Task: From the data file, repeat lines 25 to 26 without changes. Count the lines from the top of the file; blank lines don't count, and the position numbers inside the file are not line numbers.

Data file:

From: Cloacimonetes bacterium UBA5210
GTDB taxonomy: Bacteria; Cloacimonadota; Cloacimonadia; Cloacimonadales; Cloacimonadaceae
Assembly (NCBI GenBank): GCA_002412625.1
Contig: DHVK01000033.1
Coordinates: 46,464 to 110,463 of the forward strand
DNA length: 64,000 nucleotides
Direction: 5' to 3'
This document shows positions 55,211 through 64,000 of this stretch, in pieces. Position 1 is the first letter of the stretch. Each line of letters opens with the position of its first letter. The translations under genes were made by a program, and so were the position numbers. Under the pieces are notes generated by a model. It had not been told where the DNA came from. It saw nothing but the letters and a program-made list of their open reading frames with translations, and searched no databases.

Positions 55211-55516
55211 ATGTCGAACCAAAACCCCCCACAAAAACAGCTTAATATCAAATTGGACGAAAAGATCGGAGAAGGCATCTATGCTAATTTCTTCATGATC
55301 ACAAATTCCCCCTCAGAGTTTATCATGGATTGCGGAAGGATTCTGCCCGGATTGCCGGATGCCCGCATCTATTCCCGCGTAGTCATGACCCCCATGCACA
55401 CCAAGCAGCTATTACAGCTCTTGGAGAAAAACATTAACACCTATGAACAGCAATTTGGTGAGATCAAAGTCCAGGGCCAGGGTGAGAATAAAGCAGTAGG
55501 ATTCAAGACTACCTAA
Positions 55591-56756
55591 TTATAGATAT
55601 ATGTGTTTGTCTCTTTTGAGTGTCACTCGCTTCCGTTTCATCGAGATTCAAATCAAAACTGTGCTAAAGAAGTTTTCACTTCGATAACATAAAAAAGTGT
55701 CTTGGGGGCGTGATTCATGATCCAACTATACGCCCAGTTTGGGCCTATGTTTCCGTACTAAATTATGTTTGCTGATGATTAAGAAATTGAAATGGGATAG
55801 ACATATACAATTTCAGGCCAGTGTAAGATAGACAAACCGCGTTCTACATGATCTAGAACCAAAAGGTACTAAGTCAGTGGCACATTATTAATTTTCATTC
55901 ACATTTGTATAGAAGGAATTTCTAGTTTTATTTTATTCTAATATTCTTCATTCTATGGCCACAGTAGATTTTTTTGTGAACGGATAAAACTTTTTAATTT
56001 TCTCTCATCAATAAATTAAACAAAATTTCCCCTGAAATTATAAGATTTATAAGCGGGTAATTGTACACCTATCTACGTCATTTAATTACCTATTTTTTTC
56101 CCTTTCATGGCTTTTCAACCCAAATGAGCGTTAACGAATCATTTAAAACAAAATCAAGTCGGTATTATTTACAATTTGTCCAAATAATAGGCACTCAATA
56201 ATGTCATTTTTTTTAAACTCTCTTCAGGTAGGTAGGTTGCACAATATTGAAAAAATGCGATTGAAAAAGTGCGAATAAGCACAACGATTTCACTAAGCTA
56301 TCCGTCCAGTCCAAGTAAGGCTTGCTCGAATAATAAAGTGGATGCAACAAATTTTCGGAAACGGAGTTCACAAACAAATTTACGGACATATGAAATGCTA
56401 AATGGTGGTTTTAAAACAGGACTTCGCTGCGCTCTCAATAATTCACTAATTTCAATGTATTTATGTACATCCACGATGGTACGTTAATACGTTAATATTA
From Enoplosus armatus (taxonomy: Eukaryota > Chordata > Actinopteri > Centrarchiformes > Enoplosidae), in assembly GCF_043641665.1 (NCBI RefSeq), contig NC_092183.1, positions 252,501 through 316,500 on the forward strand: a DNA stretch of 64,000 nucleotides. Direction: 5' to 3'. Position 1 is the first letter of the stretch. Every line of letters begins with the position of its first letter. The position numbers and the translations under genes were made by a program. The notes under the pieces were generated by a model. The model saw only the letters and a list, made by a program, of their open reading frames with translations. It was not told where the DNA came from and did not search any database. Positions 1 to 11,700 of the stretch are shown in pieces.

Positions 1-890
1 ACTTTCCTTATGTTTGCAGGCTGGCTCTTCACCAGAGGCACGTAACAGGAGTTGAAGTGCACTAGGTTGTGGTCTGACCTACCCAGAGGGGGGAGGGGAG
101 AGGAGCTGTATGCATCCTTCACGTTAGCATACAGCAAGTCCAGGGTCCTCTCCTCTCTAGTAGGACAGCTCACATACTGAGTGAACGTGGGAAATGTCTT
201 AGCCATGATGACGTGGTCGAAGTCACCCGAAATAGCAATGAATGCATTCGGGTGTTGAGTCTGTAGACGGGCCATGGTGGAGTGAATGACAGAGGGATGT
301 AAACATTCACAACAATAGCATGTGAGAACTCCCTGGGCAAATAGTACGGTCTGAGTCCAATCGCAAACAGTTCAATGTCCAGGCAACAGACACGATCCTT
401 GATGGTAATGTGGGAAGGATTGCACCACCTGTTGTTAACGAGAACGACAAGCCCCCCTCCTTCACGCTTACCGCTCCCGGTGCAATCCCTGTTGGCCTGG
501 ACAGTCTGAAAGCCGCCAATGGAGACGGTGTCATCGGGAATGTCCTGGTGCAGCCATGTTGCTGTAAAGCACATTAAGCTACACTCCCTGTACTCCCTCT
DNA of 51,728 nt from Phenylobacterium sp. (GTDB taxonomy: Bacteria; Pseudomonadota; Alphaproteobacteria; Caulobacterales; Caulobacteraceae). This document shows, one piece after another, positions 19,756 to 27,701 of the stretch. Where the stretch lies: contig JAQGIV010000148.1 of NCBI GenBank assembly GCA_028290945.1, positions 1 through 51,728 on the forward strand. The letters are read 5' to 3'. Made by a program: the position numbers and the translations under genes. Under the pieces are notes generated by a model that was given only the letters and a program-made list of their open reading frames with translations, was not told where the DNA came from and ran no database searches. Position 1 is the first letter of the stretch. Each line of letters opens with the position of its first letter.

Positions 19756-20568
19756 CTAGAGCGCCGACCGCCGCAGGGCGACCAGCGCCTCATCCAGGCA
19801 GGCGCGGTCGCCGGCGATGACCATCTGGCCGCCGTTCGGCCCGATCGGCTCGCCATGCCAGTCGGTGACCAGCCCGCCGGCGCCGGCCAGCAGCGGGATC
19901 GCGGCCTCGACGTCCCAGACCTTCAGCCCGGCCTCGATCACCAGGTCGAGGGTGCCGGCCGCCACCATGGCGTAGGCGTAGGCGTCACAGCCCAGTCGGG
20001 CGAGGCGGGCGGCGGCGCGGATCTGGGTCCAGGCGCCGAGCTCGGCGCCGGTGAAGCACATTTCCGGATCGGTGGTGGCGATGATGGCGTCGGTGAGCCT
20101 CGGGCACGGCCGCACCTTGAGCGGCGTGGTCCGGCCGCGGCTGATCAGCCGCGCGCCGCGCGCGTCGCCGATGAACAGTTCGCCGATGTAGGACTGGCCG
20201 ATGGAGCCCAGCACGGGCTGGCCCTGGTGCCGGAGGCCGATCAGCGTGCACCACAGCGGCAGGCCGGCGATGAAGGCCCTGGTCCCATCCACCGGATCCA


From Enoplosus armatus (taxonomy: Eukaryota > Chordata > Actinopteri > Centrarchiformes > Enoplosidae), in assembly GCF_043641665.1 (NCBI RefSeq), contig NC_092183.1, positions 252,501 through 316,500 on the forward strand: a DNA stretch of 64,000 nucleotides. Direction: 5' to 3'. Position 1 is the first letter of the stretch. Every line of letters begins with the position of its first letter. The position numbers and the translations under genes were made by a program. The notes under the pieces were generated by a model. The model saw only the letters and a list, made by a program, of their open reading frames with translations. It was not told where the DNA came from and did not search any database. Positions 1 to 11,700 of the stretch are shown in pieces.

Positions 1-890